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Paradise Lost: Saturday Mornings: 1984 vs 2014

What is a childhood without a heavy dose of animation?

In this day and age, even grandparents can recall watching animated heroes fighting baddies, be it young grandpas who watched at home on dialed tellies or older pappies who caught the afternoon matinees.

Cartoons. They shaped us. They fed our minds. They ruled our thoughts before sex, money and vanity took over our waking moments.

For the first decade of most of our lives, cartoons were king.

And for most of us (Hasidic Jews, the Amish, kids whose parents had a “Throw out your TV” bumper sticker not included), Saturday was a holy day.

For decades, children instinctively understood the Saturday morning ritual. It needn’t be explained nor shown. Like ants or bees, it was almost involuntary.

Saturday morning:

  1. Wake up at an unnatural hour and move into the kitchen. 
  2. Grab sugar-based nutrition. 
  3. Set up camp in front of a television. 
  4. Stare slack-jawed in what might resemble a petit mal seizure for half a day while dosing up on a heavy amount of animated fare and sugar. 
  5. Repeat for 10 years.

The lineup included copious amounts of pastel bears with sugary sweet dispositions, intergalactic warriors who may or may not later be blamed for later fascinations with leather daddies and celebrity starrers where bands/sports figures/Mr. T helped teens solve mysteries.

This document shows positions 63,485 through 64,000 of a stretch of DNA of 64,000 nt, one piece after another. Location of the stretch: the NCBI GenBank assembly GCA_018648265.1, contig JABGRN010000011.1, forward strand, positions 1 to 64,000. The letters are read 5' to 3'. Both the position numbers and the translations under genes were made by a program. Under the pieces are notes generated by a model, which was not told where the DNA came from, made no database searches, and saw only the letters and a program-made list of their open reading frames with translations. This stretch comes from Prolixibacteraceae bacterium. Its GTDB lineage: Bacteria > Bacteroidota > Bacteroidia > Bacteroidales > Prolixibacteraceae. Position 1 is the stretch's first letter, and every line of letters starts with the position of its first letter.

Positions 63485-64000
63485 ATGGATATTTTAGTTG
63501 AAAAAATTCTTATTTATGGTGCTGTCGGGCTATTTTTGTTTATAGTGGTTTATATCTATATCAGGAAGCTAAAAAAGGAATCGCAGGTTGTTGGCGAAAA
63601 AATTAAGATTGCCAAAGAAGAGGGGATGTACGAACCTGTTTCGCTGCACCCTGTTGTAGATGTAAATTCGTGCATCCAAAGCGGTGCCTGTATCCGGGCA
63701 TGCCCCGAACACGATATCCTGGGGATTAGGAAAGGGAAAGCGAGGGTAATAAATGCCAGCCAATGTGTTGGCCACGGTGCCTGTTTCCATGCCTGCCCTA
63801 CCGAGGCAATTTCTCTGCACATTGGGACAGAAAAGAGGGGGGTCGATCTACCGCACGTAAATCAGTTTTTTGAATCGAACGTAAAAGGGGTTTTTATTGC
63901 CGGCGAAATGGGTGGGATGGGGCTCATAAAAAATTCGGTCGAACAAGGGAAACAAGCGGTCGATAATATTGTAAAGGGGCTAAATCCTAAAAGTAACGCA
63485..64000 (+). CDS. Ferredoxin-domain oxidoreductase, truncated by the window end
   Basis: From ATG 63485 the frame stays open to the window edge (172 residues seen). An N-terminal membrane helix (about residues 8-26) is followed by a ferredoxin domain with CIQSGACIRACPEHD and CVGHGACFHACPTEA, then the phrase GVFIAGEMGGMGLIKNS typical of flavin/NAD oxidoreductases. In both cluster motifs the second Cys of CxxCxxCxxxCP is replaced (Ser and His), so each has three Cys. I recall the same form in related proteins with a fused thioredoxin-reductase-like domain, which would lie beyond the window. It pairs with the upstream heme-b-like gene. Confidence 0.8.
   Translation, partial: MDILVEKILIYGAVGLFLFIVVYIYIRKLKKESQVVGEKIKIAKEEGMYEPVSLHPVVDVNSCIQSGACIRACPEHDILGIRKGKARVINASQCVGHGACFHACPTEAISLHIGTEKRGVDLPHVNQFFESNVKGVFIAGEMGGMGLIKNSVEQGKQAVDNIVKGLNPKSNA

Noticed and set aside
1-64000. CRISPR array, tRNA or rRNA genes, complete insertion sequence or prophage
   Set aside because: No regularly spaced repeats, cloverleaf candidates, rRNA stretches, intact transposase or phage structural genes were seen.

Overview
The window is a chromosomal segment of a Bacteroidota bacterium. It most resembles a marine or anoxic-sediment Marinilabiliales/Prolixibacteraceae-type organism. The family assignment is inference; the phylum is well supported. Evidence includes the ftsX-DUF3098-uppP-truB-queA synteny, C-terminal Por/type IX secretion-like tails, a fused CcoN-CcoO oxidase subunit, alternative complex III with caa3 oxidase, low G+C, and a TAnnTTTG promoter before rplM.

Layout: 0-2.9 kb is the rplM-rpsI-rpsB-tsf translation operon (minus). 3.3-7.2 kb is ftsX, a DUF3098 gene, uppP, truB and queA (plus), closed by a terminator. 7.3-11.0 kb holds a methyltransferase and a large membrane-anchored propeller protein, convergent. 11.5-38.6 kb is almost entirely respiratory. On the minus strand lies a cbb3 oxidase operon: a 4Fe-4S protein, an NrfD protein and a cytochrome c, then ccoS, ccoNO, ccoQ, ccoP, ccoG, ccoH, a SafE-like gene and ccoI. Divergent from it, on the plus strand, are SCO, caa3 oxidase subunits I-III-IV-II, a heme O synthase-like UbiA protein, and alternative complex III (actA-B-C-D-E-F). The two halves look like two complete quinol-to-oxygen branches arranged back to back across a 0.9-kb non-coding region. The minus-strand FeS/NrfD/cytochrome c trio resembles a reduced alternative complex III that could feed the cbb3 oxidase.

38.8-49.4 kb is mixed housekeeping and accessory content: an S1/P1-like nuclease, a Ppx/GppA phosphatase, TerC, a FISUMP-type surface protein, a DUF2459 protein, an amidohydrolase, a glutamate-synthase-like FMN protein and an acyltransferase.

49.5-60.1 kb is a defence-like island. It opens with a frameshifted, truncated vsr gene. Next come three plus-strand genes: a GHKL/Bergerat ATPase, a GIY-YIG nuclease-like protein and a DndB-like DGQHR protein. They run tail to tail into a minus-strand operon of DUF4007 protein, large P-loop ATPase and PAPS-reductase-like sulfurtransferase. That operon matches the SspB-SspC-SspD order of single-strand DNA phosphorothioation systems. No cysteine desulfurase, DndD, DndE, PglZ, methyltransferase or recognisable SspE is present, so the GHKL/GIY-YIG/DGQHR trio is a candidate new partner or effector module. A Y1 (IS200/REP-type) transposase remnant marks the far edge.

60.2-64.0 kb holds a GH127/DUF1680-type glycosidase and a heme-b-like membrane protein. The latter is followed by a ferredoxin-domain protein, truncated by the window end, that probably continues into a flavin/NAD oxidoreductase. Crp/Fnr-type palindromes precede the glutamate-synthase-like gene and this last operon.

And Scooby Doo.

For six hours.

Saturdays were not for the weak.

However, it looks like the Saturday morning ritual is a thing of the past.

In today’s day and age, it’s hard to find the mind-numbing timekillers of yesteryear.

So, let’s take a small look at the 30-year difference between schedules of the big three…


The Snorks

Underwater Smurfs rip-off. The same exact formula as their blue three-apple high cousins, just add water. I am willing to guess that is exactly how the TV exec pitched it.

Pink Panther and Sons

Followed the ‘80s reboot formula of adding & Son(s) to a character to give an old favorite a much needed boost. The older son rocked a turtleneck on a surfboard. All three were kings of cool.

The Smurfs

Ninety minutes of smurfy goodness. Originally only boy Smurfs, Smurfette soon joined the village, then the Smurflings and Baby Smurf. Yet the Dance of 100 Smurfs stayed the same. The lesson learned: Hide your dead from the eyes of prying children.

Alvin and the Chipmunks

Rodents in sweaters covering pop songs. It had a loyal fanbase for high-pitched screaming renditions of classic pop songs. Somewhere.

Kidd Video

Be still my young heart. Driven by fantastic pop songs such as “Video Romeo,” “Turn Me Up” and the theme song “Video to Radio,” this animated/live-action mix, completely bat-shit insane show was a personal favorite. “Guest stars” were clips from popular videos cut into the animation. For example, in the first episode, Lionel Ritchie was held captive when the “All Night Long” vid was shown in a bubble by the Master Blaster.